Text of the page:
LINES TO SPAIN.
The Arab in his desert dreams,
Hang mouldering o'er thy silent streams;
Lapse down into eternity!
War's standard towers sublime;
Waves thy green banner, Time!
Proud monuments—those voiceless donies,
Oppression's graves, and Freedom's homes.
There Ebro's waters as they flow
Dwelt there for evermore !-
That imaged in its bosom lay,
When Zaragoza pass'd away-
Still haunted its sweet shore.
The earth and ocean o'er,
Her passing breezes bore.
Eternal as the day and night;
In hopelessness to guess her site.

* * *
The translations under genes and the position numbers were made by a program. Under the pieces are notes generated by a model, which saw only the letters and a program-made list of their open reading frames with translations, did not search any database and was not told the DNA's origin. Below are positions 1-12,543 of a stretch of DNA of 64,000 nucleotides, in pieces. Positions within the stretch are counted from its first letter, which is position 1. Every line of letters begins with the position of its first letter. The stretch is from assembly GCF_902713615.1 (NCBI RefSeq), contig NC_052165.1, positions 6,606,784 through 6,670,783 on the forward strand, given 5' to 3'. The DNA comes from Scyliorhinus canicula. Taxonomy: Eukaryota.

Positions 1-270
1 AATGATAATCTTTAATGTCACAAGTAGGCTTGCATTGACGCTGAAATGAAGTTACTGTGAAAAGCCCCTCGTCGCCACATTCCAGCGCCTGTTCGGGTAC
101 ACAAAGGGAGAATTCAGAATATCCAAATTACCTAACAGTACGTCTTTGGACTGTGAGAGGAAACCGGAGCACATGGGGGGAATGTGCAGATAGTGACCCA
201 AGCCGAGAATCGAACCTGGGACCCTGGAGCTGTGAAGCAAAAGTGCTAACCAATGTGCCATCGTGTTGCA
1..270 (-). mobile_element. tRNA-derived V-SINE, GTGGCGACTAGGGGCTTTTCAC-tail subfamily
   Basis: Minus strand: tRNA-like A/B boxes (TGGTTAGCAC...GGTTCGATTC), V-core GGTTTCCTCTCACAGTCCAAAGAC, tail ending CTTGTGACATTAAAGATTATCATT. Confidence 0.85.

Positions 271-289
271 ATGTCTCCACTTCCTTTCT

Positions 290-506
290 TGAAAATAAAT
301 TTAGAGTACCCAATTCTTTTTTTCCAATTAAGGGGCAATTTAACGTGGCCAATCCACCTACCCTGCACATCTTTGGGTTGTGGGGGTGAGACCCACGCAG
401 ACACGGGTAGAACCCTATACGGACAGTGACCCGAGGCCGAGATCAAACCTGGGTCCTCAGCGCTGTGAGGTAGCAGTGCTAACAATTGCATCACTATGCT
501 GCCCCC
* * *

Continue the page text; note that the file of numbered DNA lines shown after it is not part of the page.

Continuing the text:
When winds have wander'd to their rest,
Offering the incense of its sighs,
The day-star in the skies.
In hues of earth the light of Heaven,
But deem not to thine art is given The gleams of soul on beauty's face With brightest tints of earth to paint
Those lights of feeling undefined, So softly-beautifully blent
Into a rainbow of the mind.
Before the rising tempest's sway!
them from thy clime away!
And fast the pale-grey twilight fades,
Be heard thy pensive serenades
Soft as the melody that flow'd
Love's star in lonely brightness flow'd,
TABLE TALK. NO. VII.
On Londoners and Country People. I do not agree with Mr. Blackwood in his definition of the word Cockney. He means by it a person who has happened at any time to live in London, and who is not a Tory-I mean by it, a person who has never lived out of London, and who has got all his ideas from it.